A little less than a year ago, Harvard University committed to make the investments in its endowment portfolio net-zero of all greenhouse gas emissions by 2050, in line with the Paris Agreement that the US government recently rejoined. While many corporations and financial institutions have made similar pledges — both before and since — Harvard went into this fully aware of the unique challenges that we face.
Large endowments, for the most part, follow a similar investment model: Seek appropriate risk-adjusted returns by allocating funds to a variety of external asset managers. The advantage is that you can seek out the best investors for each asset class while prioritizing stable returns on which universities are increasingly reliant. However, the challenge, in the case of a net-zero pledge, is that this model inserts layers between Harvard Management Company and the underlying investments in the endowment.
For example, when Harvard Management Company invests in a public equities manager or hedge fund we do so based on that manager’s organizational strength, performance track record, and investment edge. Most often, we do not see the day-to-day transactions that the manager makes. Measuring the greenhouse gas emissions of an investment is difficult if you can’t see the specific holdings.
Conversely, when Harvard Management Company invests in private funds (venture capital, private equity, real estate, etc.), there is a great deal more transparency in the investments. However, the managers of these assets, for the most part, lack established protocols for greenhouse gas emissions reporting — and if protocols exist, there is little uniformity.
Given these realities, our first priority is collecting the data and developing the measurements to get the most accurate picture of where the investments in our portfolio stand in terms of greenhouse gas emissions.
We are fortunate to have strong allies in this fight. Large institutional investors and financial institutions are grappling with the same issues of consistent and reliable data. With more investors asking for the same information, access to it is usually not too far behind. Additionally, affiliated organizations like Climate Action 100+ and the Task Force on Climate-related Financial Disclosures are pushing the world’s largest corporations toward emissions reduction and standardized reporting.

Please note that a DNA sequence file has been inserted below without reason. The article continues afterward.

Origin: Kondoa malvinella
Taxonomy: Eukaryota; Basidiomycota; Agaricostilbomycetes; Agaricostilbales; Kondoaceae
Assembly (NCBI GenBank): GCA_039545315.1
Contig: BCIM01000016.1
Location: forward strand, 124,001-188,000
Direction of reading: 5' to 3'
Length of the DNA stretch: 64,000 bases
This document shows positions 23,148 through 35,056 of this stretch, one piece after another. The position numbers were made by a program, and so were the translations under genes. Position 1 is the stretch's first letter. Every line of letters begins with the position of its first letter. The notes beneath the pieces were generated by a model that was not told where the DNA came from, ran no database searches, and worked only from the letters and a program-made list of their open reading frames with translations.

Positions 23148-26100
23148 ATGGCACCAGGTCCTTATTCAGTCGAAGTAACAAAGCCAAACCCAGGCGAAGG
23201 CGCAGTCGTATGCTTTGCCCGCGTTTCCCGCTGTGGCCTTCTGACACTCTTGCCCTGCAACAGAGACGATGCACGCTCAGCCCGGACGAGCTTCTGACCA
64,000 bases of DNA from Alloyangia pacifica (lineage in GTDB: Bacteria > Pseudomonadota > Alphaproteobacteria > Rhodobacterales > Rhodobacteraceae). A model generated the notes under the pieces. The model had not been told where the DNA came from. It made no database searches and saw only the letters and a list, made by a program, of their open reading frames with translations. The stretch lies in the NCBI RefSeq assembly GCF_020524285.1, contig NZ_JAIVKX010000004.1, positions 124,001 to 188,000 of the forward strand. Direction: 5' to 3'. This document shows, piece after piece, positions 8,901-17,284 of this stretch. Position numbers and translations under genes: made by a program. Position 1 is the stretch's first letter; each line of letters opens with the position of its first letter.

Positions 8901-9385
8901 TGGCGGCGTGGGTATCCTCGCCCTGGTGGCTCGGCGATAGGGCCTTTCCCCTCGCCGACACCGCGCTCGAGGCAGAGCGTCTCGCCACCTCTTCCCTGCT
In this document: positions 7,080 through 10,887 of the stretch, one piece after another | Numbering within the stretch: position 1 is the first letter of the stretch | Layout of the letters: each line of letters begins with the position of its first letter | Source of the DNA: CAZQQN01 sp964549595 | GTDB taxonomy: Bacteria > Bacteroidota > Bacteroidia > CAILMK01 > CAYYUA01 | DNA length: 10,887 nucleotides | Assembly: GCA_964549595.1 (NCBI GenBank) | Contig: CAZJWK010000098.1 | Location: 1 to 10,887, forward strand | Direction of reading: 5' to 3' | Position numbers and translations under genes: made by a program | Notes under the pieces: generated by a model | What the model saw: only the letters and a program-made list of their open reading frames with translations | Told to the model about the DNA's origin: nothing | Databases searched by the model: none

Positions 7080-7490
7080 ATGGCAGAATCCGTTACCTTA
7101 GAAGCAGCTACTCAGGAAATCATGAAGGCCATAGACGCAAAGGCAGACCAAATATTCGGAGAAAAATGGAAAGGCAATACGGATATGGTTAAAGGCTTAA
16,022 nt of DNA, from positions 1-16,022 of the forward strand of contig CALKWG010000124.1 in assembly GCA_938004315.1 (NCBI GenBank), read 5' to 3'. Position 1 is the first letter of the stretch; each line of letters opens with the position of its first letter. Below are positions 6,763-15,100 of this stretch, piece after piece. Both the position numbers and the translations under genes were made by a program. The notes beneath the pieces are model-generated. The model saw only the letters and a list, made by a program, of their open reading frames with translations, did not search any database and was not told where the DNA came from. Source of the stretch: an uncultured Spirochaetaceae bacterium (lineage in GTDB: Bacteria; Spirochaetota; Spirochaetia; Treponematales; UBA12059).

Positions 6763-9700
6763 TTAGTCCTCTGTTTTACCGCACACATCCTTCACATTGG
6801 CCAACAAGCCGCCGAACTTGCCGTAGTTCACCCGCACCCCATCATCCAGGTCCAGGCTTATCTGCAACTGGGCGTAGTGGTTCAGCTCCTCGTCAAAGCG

At Harvard Management Company, we are not simply waiting for asset managers to wake up to the threat of climate change. We understand that time and effort are required to collect the data and establish reporting protocols for greenhouse gas emissions, but we also recognize the urgency of this work. If investment managers continue to come up short on this, are they truly taking climate risk seriously? Failure to give sufficient attention to the threat that climate change inevitably poses to our investments would be simply reckless.
And that gets to the heart of what a net-zero commitment allows us to do. It provides an opportunity to take a crucial look at the allocation of our entire portfolio — not simply exposure to fossil fuels, but to greenhouse emissions in the broadest sense — and to the asset managers and companies that are failing to account for the associated risk.
While the calls for divestment from fossil fuels are well intentioned, they fail to address the demand side of the equation. Harvard could, theoretically, commit to not owning shares of fossil fuel companies (we don’t currently own any), but that would not reduce greenhouse gas emissions in the real economy. In fact, while fossil fuels investments have decreased from 11 percent of our portfolio in 2008 to currently less than 2 percent (indirect investments), the US government projects emissions from fossil fuels to, at best, remain stagnant through 2050.
Just as allies in this undertaking make near-term data collection and measurement more accessible, the efforts of those that signed the Paris Agreement, with its corresponding commitment to net-zero GHG by 2050, make our long-term goals more achievable. Governments, corporations, and technological innovations will all play a vital role in accelerating the pathway to achieving this commitment. And, through our work to achieve a net-zero endowment, Harvard University will contribute meaningfully to this crucial global effort.
Endowments are intended to serve as a perpetual source of funding for their universities. This makes us think in terms of decades (or even centuries) as we manage Harvard’s financial assets. However, the need to address the existential threat of climate change requires far more urgency. These early steps, working to aggregate and measure greenhouse gas emissions data will take time and much effort, but it will also forge a path for the endowment that both reflects the risks inherent in climate change and contributes to addressing the crisis.
Kate Murtagh is managing director of Sustainable Investing at Harvard Management Company Inc.